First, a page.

Federal agencies are cutting travel and preparing to operate with staff disruptions because of the coronavirus outbreak, and Agriculture Secretary Sonny Perdue signaled that he’s open to expanding feeding programs if Congress gives him the legal authority.
The Food and Drug Administration informed employees that it is canceling official agency travel through April “except mission-critical and COVID-19 response-related travel, and will reassess on an on-going basis for future months,” according to a memo obtained by Agri-Pulse. FDA also is postponing all foreign inspections until April.
In an Agriculture Department memo authored by Deputy Secretary Steve Censky and obtained by Agri-Pulse, agencies were told to rethink all nonessential travel and to consider teleconferencing for meetings.
“Agencies should review their Continuity of Operations Plans (COOP) to ensure that telework is fully incorporated and that employees are telework capable and telework ready,” the memo says.
Perdue told the House Agriculture Appropriations Subcommittee on Tuesday that the department has tested its information technology systems to see if they could handle large-scale teleworking by staff.
"We have a lot of people who depend on USDA on a daily basis, from farmers and ranchers to consumers out here, and we have to carry on the work," he said.
He said the department is allowing employees in Washington state to telework but denied a teleworking request by some Forest Service employees who were not affected by the outbreak. He didn't say where they were located.
But Perdue told the subcommittee the department needed broader legal authority to address potential needs for food assistance in cases of school closures and job losses.
A special version of the Supplemental Nutrition Assistance Program for addressing food aid needs during a pandemic was implemented during the H1N1 virus scare in 2009, but its authorization has long expired. “There might be a need for something like that now,” he said.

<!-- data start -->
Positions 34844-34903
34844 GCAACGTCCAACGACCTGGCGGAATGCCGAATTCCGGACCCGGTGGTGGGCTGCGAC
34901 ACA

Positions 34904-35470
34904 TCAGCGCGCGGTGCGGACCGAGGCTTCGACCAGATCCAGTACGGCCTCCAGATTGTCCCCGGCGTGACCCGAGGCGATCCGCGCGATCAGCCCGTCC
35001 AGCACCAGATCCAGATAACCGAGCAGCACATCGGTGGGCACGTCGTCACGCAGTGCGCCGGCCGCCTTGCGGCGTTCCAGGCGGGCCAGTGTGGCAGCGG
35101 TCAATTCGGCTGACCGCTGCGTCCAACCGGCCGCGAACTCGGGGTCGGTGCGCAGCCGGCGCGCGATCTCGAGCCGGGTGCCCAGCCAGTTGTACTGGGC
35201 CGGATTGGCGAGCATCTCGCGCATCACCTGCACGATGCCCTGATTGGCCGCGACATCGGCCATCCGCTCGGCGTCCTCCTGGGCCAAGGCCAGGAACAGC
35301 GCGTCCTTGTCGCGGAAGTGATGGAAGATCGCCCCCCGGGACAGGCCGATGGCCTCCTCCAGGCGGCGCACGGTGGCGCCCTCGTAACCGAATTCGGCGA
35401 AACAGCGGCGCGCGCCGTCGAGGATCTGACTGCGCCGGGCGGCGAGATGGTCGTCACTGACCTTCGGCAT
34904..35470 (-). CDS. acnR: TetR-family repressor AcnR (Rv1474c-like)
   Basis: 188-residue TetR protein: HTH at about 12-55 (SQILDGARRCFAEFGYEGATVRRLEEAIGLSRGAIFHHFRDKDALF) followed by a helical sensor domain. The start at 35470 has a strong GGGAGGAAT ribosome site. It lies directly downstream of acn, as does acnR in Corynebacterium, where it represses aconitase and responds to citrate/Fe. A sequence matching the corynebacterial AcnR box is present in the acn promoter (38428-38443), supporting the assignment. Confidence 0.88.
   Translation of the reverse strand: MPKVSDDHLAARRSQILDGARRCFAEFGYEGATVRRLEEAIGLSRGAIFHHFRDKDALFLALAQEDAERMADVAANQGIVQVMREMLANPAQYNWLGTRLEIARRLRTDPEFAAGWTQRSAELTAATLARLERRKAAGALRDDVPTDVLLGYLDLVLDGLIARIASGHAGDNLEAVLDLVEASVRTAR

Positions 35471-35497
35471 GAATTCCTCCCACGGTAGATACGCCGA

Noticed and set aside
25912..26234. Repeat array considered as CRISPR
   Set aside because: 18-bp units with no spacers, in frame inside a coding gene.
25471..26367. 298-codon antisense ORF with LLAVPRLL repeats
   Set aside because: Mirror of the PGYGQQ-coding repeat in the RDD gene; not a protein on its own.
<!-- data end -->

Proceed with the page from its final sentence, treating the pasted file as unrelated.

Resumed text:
Another special SNAP program, known as D-SNAP, is limited to natural disasters and could not be used for an outbreak, he said. Recipients may qualify for D-SNAP based on the cost of disaster-related repairs, shelter and evacuation expenses or disaster-related injuries or funeral expenses.
Perdue declined to block implementation of a new rule that makes it harder for states to get waivers from SNAP work requirements for able-bodied adults without dependents. He said states can waive the work requirements on their own for “good cause,” which would include SNAP beneficiaries who are unable to work because of the outbreak. The rule takes effect in April.
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USDA is struggling with how to feed children when schools are closed. For schools where more than 50% of the students qualify for free or reduced-price meals, USDA is offering waivers so that all of the kids in those schools can be offered bagged lunches to pick up. Normally, they would be required to eat at school.
Perdue said the department lacks clear legal authority to address the needs of kids in schools where fewer than 50% of students are low income, although he said they could be served at other sites.
“It would be helpful to have blanket authority” to address the needs of all low-income children, he said.
Such changes to USDA's legal authority or expansions of SNAP benefits could potentially be included with an economic stimulus package that President Donald Trump is pushing Congress to consider. "As we craft this bill we want to put together everything that will be needed to provide the needed relief," the chairman of the Ag Appropriations Subcommittee, Rep. Sanford Bishop, told reporters after the hearing.
Bishop, D-Ga., and panel member Rosa DeLauro, D-Conn., appealed to Perdue in a letter Tuesday to work with the Education Department to “develop plans that detail how students will receive access to child nutrition programs before a school shuts down.” The lawmakers also asked him to suspend new rules that would reduce SNAP eligibility or benefits.
A 2018 report by the Food Research and Action Center warned that a pandemic would make it harder for poor people to get food.
"Measures to reduce the spread of the flu by decreasing the interactions between individuals — known collectively as “social distancing” — could quickly have other effects that interfere with food supplies, including children missing school meals, workers losing pay, and access to health care and other basic necessities being cut off.”
The report went on, “Preparation methods that the federal government has proposed for individual households — such as the stockpiling of food and water — pose a significant hardship for populations already struggling to afford the basic necessities.”
Steve Davies contributed to this report.
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